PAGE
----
In addition to encouraging employees to improve their education, HR also encourages planning ahead. Because the city’s diverse workforce comprises young, single, married and aging employees, financial planning for tomorrow takes place today.

Retirement education for young and old.
Many companies and organizations offer retirement education. But the City of Phoenix has gone a step further. HR customized three different programs to assist employees in making wise financial and legal decisions: Successful Retirement Planning for employees in the 36 to 54 age group; Planning Your Tomorrows for employees in the 55 and older age group who will be retiring within five years; and Choices and Decisions for those retiring in the current year. Spouses are welcome, but they must be registered with the employee. Free classes are conducted on Saturday. Says Chris Goldsmith, senior consultant and group/health-care practice leader at Watson Wyatt & Company in Phoenix: “We applaud the city’s effort to provide retirement planning. With baby boomers reaching age 50 every eight seconds, it’s critical for them to save and to invest appropriately now.”

Within the last two years, approximately 1,200 employees have participated in the program, which was designed in its current format in 1992, according to Bauer. HR set up the classes to target specific groups because employees were in different stages of life. In the Successful Retirement Planning class, participants learn about setting goals, life insurance, IRAs, wills and power of attorney. In the two-day program Planning Your Tomorrows (for those 55 and older), employees learn information about the city’s retirement program, social security, financial planning, tax and health information. And for those about to retire, they can attend classes that review deferred compensation distribution, and medical and dental insurance issues, plus a review of forms necessary for retirement.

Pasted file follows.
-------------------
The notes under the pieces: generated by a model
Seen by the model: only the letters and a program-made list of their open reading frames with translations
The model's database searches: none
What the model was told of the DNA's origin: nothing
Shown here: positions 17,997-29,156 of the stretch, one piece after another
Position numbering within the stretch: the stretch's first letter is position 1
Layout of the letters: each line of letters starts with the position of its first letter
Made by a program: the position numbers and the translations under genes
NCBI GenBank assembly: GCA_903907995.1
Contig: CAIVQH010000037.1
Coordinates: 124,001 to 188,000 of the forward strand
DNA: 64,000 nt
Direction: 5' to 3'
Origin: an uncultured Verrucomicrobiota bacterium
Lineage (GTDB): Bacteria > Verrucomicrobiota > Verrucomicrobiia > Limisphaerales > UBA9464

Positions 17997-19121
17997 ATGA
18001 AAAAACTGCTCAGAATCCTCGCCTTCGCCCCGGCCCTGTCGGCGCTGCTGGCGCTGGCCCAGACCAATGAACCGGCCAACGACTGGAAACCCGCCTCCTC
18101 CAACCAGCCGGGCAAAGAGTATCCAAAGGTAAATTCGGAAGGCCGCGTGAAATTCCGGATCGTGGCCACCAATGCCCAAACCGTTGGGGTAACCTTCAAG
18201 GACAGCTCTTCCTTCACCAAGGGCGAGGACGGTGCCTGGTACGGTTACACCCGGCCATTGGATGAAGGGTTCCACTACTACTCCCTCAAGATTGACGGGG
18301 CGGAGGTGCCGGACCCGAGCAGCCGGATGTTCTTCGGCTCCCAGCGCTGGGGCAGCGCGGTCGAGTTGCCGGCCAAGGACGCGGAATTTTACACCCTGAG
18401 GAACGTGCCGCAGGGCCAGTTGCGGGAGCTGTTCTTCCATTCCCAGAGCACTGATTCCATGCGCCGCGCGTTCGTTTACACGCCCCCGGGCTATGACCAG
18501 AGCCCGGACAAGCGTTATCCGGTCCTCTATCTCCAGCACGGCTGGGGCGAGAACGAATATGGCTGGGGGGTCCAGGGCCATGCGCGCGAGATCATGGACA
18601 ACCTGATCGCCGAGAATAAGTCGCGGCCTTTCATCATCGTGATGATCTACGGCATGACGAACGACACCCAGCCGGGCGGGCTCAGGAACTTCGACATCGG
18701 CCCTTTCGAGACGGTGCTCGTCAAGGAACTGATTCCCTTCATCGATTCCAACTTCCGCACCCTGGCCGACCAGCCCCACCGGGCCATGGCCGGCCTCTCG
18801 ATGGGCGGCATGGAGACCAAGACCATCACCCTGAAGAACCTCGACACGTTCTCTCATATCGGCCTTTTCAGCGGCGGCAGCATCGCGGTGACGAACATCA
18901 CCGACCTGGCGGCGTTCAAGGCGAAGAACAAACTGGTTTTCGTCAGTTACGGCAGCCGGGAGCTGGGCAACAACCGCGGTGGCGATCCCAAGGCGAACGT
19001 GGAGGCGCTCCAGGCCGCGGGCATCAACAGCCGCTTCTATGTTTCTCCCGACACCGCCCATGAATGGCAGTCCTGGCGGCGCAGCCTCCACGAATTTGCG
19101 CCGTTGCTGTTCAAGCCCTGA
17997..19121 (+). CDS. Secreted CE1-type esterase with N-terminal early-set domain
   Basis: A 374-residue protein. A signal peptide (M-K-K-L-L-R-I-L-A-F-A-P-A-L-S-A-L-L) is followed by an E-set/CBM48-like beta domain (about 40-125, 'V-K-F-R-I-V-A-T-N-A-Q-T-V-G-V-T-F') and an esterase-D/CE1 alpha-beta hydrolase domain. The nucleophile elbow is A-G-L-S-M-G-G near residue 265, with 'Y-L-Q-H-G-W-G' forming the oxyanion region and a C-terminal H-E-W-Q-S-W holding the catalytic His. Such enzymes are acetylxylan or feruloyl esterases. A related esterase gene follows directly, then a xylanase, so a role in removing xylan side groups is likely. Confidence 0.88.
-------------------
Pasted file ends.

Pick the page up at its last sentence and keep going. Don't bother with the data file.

Indeed, when it comes to improving customer service, the City of Phoenix will consider anything innovative that benefits its citizens, even to the point of requiring sworn public safety employees, key executives and managers to live in the city. Says Kathleen Stigmon, a former compensation manager at Waterbury, Vermont-based Ben and Jerry’s Homemade Inc. and a current Phoenix resident: “My son is two years old, and I feel pretty safe here. The fact that the city has a [residency requirement] is a good thing.”

Since the City of Phoenix implemented the residency requirement in June 1996, 115 sworn police and fire employees and 30 middle managers had been subject to the rule change, according to Bauer. Individuals, she adds, need to be interested in the economics and growth of the city, should contribute toward the social climate of the city and be taxpayers of Phoenix. Having public safety employees residing in Phoenix neighborhoods not only makes Phoenix a safer place to live, but through their off-duty interactions, these employees have an opportunity to foster support for police and fire activities.

So the next time you hear Phoenix is hot, just say, “Cool!”

Workforce, February 1998, Vol. 77, No. 2, pp. 72-76.